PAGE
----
NBC, Inc. v. United States
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|National Broadcasting Co. v. United States|
|Argued February 10–11, 1943|
Decided May 10, 1943
|Full case name||National Broadcasting Company, Incorporated, et al. v. United States, et al.'|
|Citations||319 U.S. 190 (more)|
|Prior||Complaints dismissed, 44 F. Supp. 688 (S.D.N.Y. 1942); probable jurisdiction noted, 62 S. Ct. 908 (1942); reversed, 316 U.S. 447 (1942); on remand, 47 F. Supp. 940 (S.D.N.Y. 1942); probable jurisdiction noted, 63 S. Ct. 267 (1942).|
|The Federal Communications Commission can issue regulations pertaining to associations between broadcast networks and affiliated stations.|
|Majority||Frankfurter, joined by Stone, Reed, Douglas, Jackson|
|Dissent||Murphy, joined by Roberts|
|Black and Rutledge took no part in the consideration or decision of the case.|
National Broadcasting Co. v. United States, 319 U.S. 190 (1943), was a case in which the Supreme Court of the United States held on May 10, 1943 that the Federal Communications Commission had the power to issue regulations pertaining to associations between broadcasting networks and their affiliated stations, otherwise known as "chain networks." The case is important in the development of American administrative law.
The scope of authority held by an agency is determined by the agency's organic statute. Where Congress grants an agency the power to maintain and regulate an area guided by the "public interest, convenience, or necessity," such a grant of power can include the regulation of areas not explicitly contemplated by the organic statute, as long as they are within the scope of the purpose of the original statute.
Note: The approach in this case takes a much more expansive approach than the earlier case of ICC v. Cincinnati, New Orleans and Texas Pacific Railway Co. which provided for more limited powers for administrative agencies. Specifically, ICC held that regulative powers must be expressly granted by statute and not implied, while NBC held that the issuance of regulations, though not expressly granted, are an acceptable way for the agency to fulfill its statutory obligations to serve the "public interest, convenience, or necessity."
Facts and procedural posture
The FCC established Chain Broadcasting Regulations in 1941, which specifically governed the licensing and content of chain broadcasting stations. NBC sued to enjoin the enforcement of the regulations. The United States District Court for the Southern District of New York dismissed the complaint, ruling for the government, and NBC appealed.
The Supreme Court ultimately affirmed the dismissal of the complaint, ruling that the government had the power to enact and enforce the regulations in question.
The FCC's authority stemmed from its organic statute, the Communications Act of 1934. The Act provided that:
It is the purpose of this Act, among other things, to maintain the control of the United States over all the channels of interstate and foreign radio transmission; and to provide for the use of such channels, but not the ownership thereof, by persons for limited periods of time, under licenses granted by Federal authority, and no such license shall be construed to create any right, beyond the terms, conditions, and periods of the license.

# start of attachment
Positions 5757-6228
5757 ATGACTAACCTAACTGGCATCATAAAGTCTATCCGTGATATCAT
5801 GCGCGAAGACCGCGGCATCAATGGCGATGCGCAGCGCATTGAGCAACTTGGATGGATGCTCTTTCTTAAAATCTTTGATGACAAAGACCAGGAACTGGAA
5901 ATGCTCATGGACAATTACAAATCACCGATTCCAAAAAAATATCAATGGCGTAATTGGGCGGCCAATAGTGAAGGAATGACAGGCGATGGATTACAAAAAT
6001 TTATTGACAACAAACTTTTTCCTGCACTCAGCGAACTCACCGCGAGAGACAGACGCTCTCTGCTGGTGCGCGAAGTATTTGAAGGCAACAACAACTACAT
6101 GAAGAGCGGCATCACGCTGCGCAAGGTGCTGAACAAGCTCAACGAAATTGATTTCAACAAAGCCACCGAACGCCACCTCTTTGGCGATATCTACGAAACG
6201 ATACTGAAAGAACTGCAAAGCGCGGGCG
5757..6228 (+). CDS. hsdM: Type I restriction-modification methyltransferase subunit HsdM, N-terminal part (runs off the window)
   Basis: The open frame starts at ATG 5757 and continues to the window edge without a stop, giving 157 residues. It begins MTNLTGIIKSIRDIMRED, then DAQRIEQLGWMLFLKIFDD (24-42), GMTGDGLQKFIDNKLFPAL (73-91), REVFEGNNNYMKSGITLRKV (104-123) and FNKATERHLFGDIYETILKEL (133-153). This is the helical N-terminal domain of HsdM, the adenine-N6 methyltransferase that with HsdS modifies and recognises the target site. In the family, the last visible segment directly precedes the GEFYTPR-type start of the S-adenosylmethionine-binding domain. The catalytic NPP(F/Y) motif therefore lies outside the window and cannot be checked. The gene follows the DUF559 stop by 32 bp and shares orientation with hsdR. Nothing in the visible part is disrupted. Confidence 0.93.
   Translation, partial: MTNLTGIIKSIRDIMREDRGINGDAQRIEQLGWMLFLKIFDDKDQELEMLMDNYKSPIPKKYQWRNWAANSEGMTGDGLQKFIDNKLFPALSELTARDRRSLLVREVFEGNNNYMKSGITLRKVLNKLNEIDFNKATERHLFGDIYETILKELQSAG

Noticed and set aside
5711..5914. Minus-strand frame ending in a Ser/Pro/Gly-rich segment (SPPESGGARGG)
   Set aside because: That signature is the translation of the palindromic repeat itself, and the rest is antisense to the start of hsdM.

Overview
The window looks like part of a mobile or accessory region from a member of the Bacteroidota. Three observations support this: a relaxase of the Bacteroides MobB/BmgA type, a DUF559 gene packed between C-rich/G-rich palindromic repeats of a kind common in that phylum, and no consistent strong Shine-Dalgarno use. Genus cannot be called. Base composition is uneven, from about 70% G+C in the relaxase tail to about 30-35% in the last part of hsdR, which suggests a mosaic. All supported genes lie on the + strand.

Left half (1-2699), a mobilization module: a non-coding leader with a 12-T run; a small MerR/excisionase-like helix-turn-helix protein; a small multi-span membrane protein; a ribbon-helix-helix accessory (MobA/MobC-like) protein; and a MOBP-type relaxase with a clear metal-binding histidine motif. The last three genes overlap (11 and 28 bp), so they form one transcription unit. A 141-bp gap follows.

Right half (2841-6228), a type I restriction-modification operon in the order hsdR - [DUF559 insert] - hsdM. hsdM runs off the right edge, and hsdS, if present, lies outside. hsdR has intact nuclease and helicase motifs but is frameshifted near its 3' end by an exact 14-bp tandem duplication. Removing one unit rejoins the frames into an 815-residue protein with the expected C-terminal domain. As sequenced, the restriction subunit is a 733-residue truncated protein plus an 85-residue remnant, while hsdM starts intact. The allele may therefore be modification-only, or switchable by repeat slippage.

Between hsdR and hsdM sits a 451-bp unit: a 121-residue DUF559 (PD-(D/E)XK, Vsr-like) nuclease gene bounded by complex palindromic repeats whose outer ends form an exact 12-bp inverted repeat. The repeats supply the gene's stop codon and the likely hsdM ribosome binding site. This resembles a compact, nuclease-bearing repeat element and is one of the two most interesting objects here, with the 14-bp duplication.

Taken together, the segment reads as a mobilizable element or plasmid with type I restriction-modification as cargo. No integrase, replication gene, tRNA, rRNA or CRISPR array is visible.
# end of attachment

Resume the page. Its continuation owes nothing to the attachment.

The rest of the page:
The Act also provided that the criterion governing the exercise of the Commission's license power is the "public interest, convenience, or necessity."
NBC argued that the FCC's power was limited to the technical aspects of radio transmission. The Court found that it was not, but instead "we are asked to regard the Commission as a kind of traffic officer, policing the wave lengths to prevent stations from interfering with each other."
NBC argued that the Act did not explicitly allow the Commission to develop regulations for chain broadcasting. The Court admitted this, but held that an explicit grant of power was not necessary in this context, because the field was new and dynamic, and that by granting power to the FCC, it intended "not niggardly but expansive powers."
NBC argued that the grant of power to the FCC was unconstitutionally vague, because it did not provide definite guidelines. The Court found that the guidelines were the service of "public interest, convenience, or necessity," and that those guidelines were constitutionally sufficient.
The Court concluded that the Chain Broadcasting Regulations were simply the particularization of the Commission's conception of the "public interest" sought to be safeguarded by Congress in enacting the Communications Act.
The Opinion of the Supreme Court was not unanimous and it led to a conflict with an earlier decision in Federal Communications Commission v. Sanders Brothers Radio Station.
In Sanders Brothers, the FCC interpreted Supreme Court decisions concerning broadcasting to mean that potential economic injury to an existing licensee was not grounds for refusing to license a competitor. (This FCC interpretation remained in place from 1940 to 1958.)
The Opinion of the Supreme Court was delivered by Felix Frankfurter with Justices Hugo Black and Rutledge taking no part in the discussion or decision. Justice Murphy offered a dissenting Opinion by stating that the Court was effectively giving the FCC a power to regulate networks which had not been given to the FCC by Congress. Murphy stated that;
... we exceed our competence when we gratuitously bestow upon an agency power which the Congress has not granted. Since that is what the Court in substance does today, I dissent.
The decision effectively gave the FCC power to regulate the networks. As a result of this 1943 decision, NBC was forced to sell one of its networks and it was this action which then led to the creation of the American Broadcasting Company (ABC).